Science

Various articles on science

University of Guelph intends to identify species via DNA barcoding

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The University of Guelph developed a technique called DNA barcoding that can identify species. They intend to catalog the world's estimated 10 million species via this technique.This is cool stuff, given that when I was studying biology in high school and university, identifying a species and putting it in a place in the taxonomy involved morphology and anatomy, and nothing more. Very similar to what Linnaeus did in the 18th century.Now there is a more accurate way!

NASA's Earth Lights map: Interesting observations

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NASA's Virtual Earth has many interesting images.One of them is a composite night time earth lights. Some interesting observations on this image:

  • Look at the Nile as it traverses Egypt. See how dense the population is along its shores.
  • The same density is on the southern coast of France, and east coast of Italy, but not to the same continuity on the West coast.

Crayfish introduction to the Nile Delta and its effects

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Crayfish are fresh water crustacean that look like a tiny lobster, to which they are closely related. Out of 250 species in the South-East United States, the species Procambarus clarkii, known as Louisiana red swamp crayfish, is the most well known.In places like Louisiana it is farmed commercially and consumed in various dishes.

Egyptian bird flu resistant to Tamiflu

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After the worldwide scare of bird flu, Egypt saw several cases. Not surprising since Egypt is on one of the main migratory routes for birds from Europe and Asia south to Africa. The flu is caused by a strain of avian influenza virus called H5N1. Governments have been stockpiling Tamiflu, an oral medication for flu, in anticipation of a worldwide pandemic.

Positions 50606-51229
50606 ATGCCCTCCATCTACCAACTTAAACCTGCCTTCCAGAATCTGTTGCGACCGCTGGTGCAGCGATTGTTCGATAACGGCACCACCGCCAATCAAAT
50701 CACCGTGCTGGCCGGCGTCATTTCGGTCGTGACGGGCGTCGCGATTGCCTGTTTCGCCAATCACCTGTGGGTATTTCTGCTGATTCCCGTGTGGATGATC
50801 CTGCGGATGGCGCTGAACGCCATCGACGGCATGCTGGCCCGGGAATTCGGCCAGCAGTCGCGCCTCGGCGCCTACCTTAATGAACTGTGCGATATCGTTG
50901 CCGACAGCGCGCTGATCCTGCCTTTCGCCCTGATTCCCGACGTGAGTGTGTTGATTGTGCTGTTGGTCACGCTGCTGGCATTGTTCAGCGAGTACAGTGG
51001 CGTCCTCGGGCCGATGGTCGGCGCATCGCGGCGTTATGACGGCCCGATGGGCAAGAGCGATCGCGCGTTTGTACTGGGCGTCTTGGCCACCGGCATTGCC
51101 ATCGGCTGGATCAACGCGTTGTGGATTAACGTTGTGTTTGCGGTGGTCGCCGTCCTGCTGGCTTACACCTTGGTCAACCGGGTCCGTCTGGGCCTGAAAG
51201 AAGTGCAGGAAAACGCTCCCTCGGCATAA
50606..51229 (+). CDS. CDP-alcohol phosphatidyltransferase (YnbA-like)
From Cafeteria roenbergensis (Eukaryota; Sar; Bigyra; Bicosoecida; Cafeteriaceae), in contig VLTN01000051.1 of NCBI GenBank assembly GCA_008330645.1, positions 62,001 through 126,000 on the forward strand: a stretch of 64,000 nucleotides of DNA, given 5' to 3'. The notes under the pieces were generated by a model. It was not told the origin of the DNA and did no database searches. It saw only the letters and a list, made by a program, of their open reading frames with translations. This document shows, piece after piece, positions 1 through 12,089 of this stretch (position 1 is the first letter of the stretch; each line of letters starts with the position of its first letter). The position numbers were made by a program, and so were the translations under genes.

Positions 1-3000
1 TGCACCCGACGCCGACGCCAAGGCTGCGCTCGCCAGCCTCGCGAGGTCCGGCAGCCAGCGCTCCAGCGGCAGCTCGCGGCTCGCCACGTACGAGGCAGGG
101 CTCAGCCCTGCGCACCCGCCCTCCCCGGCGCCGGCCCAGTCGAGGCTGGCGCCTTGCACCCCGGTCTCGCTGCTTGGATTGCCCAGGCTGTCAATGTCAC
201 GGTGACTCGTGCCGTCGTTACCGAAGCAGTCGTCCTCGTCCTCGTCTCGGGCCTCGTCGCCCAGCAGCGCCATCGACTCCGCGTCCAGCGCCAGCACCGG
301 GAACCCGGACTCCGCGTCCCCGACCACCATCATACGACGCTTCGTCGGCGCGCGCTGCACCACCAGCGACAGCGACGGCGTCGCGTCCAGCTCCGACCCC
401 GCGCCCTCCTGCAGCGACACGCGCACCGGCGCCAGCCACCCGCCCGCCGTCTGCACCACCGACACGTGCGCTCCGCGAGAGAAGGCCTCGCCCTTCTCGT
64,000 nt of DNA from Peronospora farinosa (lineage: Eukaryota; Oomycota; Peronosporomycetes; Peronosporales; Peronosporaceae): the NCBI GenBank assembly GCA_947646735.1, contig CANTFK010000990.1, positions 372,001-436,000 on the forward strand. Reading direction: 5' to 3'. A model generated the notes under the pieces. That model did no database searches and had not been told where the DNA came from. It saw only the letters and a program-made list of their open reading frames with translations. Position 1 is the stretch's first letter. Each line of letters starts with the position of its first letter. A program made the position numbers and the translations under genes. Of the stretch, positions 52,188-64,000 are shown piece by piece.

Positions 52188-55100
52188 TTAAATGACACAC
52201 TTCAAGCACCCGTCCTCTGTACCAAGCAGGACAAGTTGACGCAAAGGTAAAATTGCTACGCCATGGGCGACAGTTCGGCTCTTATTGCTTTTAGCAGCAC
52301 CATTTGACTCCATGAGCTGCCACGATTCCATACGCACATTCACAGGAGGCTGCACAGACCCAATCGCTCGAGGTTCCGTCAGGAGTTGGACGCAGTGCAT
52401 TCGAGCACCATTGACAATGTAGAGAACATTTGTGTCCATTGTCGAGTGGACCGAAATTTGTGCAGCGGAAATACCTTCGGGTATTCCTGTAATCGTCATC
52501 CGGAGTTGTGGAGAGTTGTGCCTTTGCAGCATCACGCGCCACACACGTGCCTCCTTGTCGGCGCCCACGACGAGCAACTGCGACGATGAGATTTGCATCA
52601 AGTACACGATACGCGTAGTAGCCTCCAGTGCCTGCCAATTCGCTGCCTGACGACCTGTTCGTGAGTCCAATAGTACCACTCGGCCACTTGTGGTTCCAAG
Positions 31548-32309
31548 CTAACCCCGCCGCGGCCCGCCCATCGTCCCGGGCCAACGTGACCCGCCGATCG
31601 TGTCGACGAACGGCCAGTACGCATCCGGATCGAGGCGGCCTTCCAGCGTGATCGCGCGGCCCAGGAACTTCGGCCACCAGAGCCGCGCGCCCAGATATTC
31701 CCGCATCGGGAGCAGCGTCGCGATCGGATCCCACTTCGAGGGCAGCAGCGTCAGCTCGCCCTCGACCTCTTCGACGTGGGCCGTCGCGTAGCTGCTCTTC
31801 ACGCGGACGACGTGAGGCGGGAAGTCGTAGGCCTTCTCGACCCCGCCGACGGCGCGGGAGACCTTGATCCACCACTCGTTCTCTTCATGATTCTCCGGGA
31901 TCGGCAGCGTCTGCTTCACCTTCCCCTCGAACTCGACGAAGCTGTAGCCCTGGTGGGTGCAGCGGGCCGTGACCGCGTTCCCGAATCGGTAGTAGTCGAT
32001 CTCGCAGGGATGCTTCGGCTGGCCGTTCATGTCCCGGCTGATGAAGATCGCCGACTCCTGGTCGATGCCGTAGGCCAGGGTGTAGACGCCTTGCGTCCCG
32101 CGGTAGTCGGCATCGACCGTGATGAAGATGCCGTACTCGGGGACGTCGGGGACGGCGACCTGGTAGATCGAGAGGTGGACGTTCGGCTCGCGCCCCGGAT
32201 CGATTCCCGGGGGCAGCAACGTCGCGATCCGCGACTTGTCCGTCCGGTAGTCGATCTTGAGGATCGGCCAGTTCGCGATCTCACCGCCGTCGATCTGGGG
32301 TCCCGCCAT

Pseudoscience: Paul Chiasson and the Island of Seven Cities

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It seems that Gavin Menzies is not the only person who claims that the Chinese discovered the Americas before Columbus.Paul Chiasson, a Toronto architect and amateur archeologist, claims that some ruins at Cape Breton are indeed due to Chinese navigators who circumnavigated around Africa and came to Cape Breton and settled there. He claims that Mi'kmaq natives were culturally influenced by those alleged Chinese navigators too.

Drinking tea has health benefits

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A new study shows that tea is mostly beneficial to the health.Tea cuts down the chances for heart attacks, has flouride in it and hence good for teeth, and has antioxidants in it as well, which although not conclusively cancer-preventing, has other benefits.Tea is also a source of fluid. The myth that tea causes dehydration, because of its caffeine content, has been debunked.All this is good news to me, since tea is my main source of fluid. The only downsides are the caffeine content of tea, which is less than coffee, and its prevention of iron absorption if taken around meal times.

King Tut's Necklace Gem Is Actually Natural Glass From Meteorite Impact

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The BBC has an article on how a gem in one of King Tut's necklaces is actually made of natural glass that formed from a meteorite that exploded over the Western Desert.Here is an article on Space.com on the crater, called El Kebira ( الكبيرة "The Big" in Arabic), and here is a satellite photo.

Pseudo science: Mega Tsunami on May 25, 2006

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Some time ago, a few days after the December 2004 South Asia Tsunami, I wrote about the mega tsunami in the Atlantic ocean. This is a disaster waiting to happen anytime. Others have predicted a definite date for a Tsunami of May 25, 2006, but caused by a comet and more interesting stuff. Today, I got a comment (which I unpublished) and an email from a "friend".  Here is the email, and then a discussion of it:

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